When I mention that place I get a mix of sly smiles and warnings, as if it was still the dangerous rogue’s gallery of vagabonds that songs were written about. Deep Ellum is actually a derivative of “Deep Elm Street,” the area that it’s a part of in downtown Dallas, Texas. Make no mistake; it still is a rogues gallery of vagabonds, just not dangerous. These days it’s more food and art than rogue, when you know where to look. What some people fail to realize is that those people are my people! The people who don’t even make a cursory attempt at fitting in or being like everyone else, yet effortlessly find a way to enjoy each others company. I recently had to remind a friend “Normal doesn’t exist, it’s just a word that people use to scare each other into conformity.”
Deep Ellum is a place where we don’t just live out our differences and desire to be as far from mainstream as possible, we celebrate it! One of the things that Deep Ellum does is embrace those who express themselves differently. They welcome the street artists and graffiti artists to decorate the stones and pillars in the area to reflect their ideas on exactly what Deep Ellum is.
It’s also a place where great, legendary Jazz and Blues musicians played. Artists such as Blind Lemon Jefferson, Robert Johnson, Huddie “Lead Belly” Ledbetter, and Bessie Smith played in Deep Ellum clubs like The Harlem and The Palace. At its height, it boasted nearly 60 bars and nightclubs!
When the economy in Deep Ellum dipped with the rest of the country, the locals, as well as the city, got behind several initiatives to revive the area. The projects combined a lot of the resources that they have to lift the area out of the gloom that had set in. It’s now on the upswing. I can personally tell you that after spending time walking the streets, sampling the Barbecue, and listening to the music that this cultural hotbed is a place you should visit during one of its festivals.
Daytime in Deep Ellum is perfect for family-friendly art, and reflections on subtle beauty. Sunset, however, is when the Nightbreed come out to play! It’s the time when we sew havoc, woe, and dismay under the bright lights as we take in all of the exotic beauty that Deep Ellum has to offer. When moonrise came I teamed up with my favorite Burlesque dancer, Chocolate Thunder!
I was there for a reunion between Chocolate Thunder and her long-time friend/sister in Burlesque, Black Mariah. Black Mariah is a multiple-award winning Burlesque dancer who develops routines, produces shows, and for seven years has designed and manufactured unique and high-quality custom fitted costumes and pasties through her company Fastenating Things. What earned Black Mariah her legions of adoring fans is the way she constructs her costumes and “peels” them away on stage. Her routines have a flow to them that makes her performances easy to enjoy. For part of our evening together they educated me on historical and contemporary Burlesque around the world, with Black Maria highlighting the culture of the local scene.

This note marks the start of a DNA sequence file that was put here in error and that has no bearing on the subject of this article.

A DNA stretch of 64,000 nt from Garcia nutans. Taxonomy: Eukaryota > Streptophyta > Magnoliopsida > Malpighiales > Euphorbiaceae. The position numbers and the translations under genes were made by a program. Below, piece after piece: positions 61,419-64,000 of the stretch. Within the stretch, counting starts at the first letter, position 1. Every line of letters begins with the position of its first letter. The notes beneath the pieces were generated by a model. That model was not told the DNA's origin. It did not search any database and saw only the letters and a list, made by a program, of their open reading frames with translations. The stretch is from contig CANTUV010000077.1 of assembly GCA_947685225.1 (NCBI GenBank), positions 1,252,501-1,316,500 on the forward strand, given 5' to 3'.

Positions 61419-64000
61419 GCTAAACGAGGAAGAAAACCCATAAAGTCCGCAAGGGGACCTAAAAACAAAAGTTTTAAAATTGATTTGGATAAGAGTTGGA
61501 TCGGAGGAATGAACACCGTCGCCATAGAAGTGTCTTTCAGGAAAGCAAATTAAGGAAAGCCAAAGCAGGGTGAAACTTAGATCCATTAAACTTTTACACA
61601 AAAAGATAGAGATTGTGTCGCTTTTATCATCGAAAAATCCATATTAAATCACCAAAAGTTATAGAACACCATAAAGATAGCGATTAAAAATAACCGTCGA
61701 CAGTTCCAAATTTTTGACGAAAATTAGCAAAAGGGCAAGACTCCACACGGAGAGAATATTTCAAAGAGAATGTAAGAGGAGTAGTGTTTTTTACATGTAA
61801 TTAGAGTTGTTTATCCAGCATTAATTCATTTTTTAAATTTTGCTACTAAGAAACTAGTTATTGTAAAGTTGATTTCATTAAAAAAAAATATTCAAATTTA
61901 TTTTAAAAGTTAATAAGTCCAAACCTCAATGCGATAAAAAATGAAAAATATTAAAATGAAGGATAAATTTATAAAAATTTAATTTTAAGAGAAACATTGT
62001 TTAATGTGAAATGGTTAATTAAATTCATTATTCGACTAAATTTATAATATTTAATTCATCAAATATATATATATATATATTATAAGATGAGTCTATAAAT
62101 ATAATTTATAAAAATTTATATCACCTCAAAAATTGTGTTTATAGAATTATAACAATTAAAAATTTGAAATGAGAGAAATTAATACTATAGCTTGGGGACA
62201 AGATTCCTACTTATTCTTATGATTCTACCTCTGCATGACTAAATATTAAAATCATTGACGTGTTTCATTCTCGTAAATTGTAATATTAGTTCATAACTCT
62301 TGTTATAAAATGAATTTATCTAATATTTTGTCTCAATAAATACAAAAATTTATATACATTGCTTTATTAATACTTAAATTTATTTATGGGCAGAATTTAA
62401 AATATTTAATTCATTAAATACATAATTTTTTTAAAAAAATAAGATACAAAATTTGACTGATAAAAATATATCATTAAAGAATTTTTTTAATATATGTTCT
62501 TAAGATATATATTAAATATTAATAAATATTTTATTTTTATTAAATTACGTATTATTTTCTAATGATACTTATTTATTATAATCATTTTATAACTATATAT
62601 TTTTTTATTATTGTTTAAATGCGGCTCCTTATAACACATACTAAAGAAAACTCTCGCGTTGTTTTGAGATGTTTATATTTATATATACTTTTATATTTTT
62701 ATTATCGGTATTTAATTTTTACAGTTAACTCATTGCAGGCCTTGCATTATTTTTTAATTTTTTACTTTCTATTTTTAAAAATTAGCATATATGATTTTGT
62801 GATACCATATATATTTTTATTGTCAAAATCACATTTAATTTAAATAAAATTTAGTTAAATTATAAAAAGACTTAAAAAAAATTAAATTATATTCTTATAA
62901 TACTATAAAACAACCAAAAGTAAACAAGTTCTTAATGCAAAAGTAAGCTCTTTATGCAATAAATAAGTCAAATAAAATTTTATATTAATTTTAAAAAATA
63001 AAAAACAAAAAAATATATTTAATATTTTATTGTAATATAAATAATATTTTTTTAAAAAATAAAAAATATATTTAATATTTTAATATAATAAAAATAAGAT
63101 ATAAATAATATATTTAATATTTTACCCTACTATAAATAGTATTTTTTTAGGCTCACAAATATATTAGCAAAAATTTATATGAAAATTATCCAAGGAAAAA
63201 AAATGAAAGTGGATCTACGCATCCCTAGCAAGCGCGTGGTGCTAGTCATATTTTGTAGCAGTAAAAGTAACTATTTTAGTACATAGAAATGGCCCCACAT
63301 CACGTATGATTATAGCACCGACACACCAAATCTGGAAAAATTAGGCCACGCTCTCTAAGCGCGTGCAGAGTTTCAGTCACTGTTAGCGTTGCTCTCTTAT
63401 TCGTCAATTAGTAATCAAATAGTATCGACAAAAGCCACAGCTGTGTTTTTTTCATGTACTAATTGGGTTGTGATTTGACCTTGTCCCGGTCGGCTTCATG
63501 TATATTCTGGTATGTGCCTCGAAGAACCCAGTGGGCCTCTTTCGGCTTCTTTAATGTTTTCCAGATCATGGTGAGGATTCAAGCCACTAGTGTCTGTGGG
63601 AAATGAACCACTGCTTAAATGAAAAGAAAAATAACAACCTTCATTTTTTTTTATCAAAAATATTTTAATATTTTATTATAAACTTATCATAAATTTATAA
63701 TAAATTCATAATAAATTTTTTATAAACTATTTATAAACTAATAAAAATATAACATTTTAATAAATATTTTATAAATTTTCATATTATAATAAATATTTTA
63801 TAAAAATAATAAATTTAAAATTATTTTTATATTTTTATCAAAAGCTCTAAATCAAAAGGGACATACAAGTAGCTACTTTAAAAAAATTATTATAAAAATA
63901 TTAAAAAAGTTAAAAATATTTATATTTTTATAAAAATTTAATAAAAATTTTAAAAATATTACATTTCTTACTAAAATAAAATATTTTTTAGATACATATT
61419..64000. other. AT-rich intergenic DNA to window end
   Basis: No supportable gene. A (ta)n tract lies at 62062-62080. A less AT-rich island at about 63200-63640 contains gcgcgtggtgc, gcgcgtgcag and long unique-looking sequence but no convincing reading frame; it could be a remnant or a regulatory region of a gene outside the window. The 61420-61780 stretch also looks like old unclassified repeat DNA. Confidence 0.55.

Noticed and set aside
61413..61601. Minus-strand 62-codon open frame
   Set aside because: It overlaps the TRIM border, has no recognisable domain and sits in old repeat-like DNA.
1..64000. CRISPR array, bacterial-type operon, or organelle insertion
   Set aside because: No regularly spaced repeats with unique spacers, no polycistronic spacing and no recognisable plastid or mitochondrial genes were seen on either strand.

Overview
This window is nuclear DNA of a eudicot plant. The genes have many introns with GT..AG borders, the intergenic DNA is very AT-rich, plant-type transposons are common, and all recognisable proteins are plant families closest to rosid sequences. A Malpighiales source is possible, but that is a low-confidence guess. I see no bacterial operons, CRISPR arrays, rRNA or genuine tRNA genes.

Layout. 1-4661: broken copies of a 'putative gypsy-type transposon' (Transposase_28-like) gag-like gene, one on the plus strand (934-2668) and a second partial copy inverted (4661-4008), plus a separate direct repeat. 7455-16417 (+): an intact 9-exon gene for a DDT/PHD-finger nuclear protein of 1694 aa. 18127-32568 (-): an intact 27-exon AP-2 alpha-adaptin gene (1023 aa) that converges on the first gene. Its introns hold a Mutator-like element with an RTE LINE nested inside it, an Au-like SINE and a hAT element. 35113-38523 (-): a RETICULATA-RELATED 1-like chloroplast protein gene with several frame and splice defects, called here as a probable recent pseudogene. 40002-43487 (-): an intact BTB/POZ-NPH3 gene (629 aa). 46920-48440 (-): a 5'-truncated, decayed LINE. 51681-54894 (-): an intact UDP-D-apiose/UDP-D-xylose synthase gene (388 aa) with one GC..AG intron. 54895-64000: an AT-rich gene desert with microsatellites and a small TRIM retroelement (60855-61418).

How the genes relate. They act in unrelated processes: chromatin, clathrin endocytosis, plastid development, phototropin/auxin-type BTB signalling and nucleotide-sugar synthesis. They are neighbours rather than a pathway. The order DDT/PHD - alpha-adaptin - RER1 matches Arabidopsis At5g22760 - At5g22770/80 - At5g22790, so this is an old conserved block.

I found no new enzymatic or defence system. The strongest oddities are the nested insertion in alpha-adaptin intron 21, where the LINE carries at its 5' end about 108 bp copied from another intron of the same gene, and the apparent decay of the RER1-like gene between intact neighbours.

The costumes are all unique so I asked a few ladies how they kept their work from being copied. The secret isn’t in the appearance, it’s in the materials. Where they shop for their fabrics and jewels is a closely guarded secret. Every woman has her own unique supply that makes her sense of style come through. Quite a few base their looks on Bettie Paige, or the musical Cabaret. Those eras are rich with source material and ideas. We ventured out to visit a longstanding, well-known venue in Deep Ellum, Trees. Trees was hosting Broads & Panties, for there “Cassette Tease – 90’s Mixtape Burlesque”.
Little did I know that I’d have the pleasure of watching a performer who has a uniquely original flair to her Burlesque. The beautiful and talented Neo-Burlesque dancer, Passionata Fair! What makes Passionata different is that not only does she design and sew her own costumes; she pulls her inspiration from legends and fairy tales. She brings a vibrancy to the stage that’s both rare and unique. Add to that acting skills that have won her a British Academy Tony Award and you have what this astute connoisseur of Burlesque and beauty considered one of the premier talents performing today! I’m sincerely looking forward to seeing her on stage again soon. When I interviewed her she told me that all you need to get started is “A creative mind and the confidence on stage to show people you’re having a good time.” She went on to explain that “Burlesque is rooted in satire and the art of the tease, as opposed to just showing off what you’ve got.” From the wolf to the beauty queen, she can be any fantasy she wants to be. I’ve got the confidence and creativity, so I’m going to suggest she apply her magic to Othello, so I can perform onstage!
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